6. Re the “Dirty Harry” problem I have a number of issues with that. Firstly, I would like to propose another approach before examining its practical implications and applications. If such a “torture them or have innocents die” scenario actually happened, I think it would be far better to pardon said torturer after the fact than authorize an army of would-be Dirty Harrys. I mean seriously, let’s face the reality, soldiers and spies are not jobs that attract any higher of an average ethical standard population than police officers and do we really think police officers should have that kind of discretion, as generally fine people as they may be? Reality teaches us that power trips, corruption and misguided self righteousness already has too great an influence on individual actions. People need explicit rules. If an individual in a specific situation can provide that compelling justifcation – “look, here’s the bomb that would have gone off if I had not done what I did, against the law” – then they can recieve a presidental pardon along with their Medal of Freedom.

    But if we do want to consider actually pursuing a “Dirty Harry” policy there are a number of serious hurdles that must be overcome. Firstly, we need to be sure that the judgement of our Robocops is impeccable (sorry to mix the movie metaphors there!). Is it okay to be wrong even once in a hundred? Once in 10? If we look to Guantanamo we find that the supposed “worst of the worse” turned out to be at least 50% innocents.

    Second, we have to be sure that torture is in fact the most effective interrogation method. I think your average Hollywood movie producer or consumer has an implicit assumption that torture works. I am not convinced that the evidence for this case is solid, or even existent. Plenty of experienced interrogators dealing with truly despicable individuals have put themselves on the record saying torture is simply NOT an effective interrogation method. The basic problem is that people may in fact talk, but they will say anything they think you want to hear. This is in fact the primary use of torture throughout history, to force confessions and produce lists of other people to torture. Maybe these imaginary “moral” torturers want the confessions because they are already convinced the victim is guilty, or at least scum, but usually they don’t really know for themselves where this individual came from and what were the motives of his of her captors.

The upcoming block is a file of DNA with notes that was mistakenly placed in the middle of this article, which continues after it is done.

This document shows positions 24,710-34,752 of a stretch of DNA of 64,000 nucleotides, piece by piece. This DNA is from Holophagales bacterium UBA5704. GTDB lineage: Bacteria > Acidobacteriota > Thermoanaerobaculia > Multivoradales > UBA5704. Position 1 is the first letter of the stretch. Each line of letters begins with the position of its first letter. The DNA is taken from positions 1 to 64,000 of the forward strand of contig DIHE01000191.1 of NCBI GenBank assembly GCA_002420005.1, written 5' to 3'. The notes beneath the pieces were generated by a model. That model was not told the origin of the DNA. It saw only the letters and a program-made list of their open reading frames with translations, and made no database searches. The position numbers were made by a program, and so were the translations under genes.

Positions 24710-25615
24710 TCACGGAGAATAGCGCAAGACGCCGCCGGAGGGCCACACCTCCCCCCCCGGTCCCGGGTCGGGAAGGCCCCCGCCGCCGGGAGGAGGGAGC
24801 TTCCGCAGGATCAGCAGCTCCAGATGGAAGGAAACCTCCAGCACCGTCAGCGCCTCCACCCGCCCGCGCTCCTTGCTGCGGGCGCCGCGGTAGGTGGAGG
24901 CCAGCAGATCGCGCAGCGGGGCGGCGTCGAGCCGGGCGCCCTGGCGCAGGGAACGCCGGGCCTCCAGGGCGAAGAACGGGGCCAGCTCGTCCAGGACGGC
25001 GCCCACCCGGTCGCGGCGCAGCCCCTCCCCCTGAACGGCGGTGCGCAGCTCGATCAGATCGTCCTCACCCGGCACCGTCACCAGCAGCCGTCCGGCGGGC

Third, we have to have the discussion of whether or not the cost of this policy is too high. Is it worth abandoning very hard won international agreements, abandoning a committment to being a nation of laws? Is it worth the risk of creating more terrorists than you can ever hope to apprehend through personally traumatizing individuals and family members of individuals and through providing excellent material for terrorist recruitment? Nothing in life is free of costs and consequences and sweeping these issues under the rug is done at our own peril.


  7. Is it worth abandoning very hard won international agreements, abandoning a committment to being a nation of laws?

    In the abstract and in the long run of course not.

    But this is not as cut-and-dried as a criminal case where a really guilty-looking guy is hiding behind legal protection. This is an *explicitly* threatening guy–based on his own statements and actions. If I stand outside a police station with a sign saying, “The pigs must die”, and then run off with a gang of people *known* to harbor plans to kill police, how sympathetic would you be toward my civil rights when the tac team comes and blows me away–even though I had done nothing wrong (yet)?

    Outside the ethical considerations, don’t forget the political aspect of this: We have a beleaguered president fighting to maintain a congressional majority and the “soft on terror” card is one the Republicans are looking to play any chance they might against Barack *Hussein* Obama. Its a cold thing to say but there is no doubt in my mind that Obama’s calculus is essentially, “If this shithead is the biggest sacrifice I make by violating the principles of American jurisprudence and international law, I think I can face my Maker with a clean conscience.”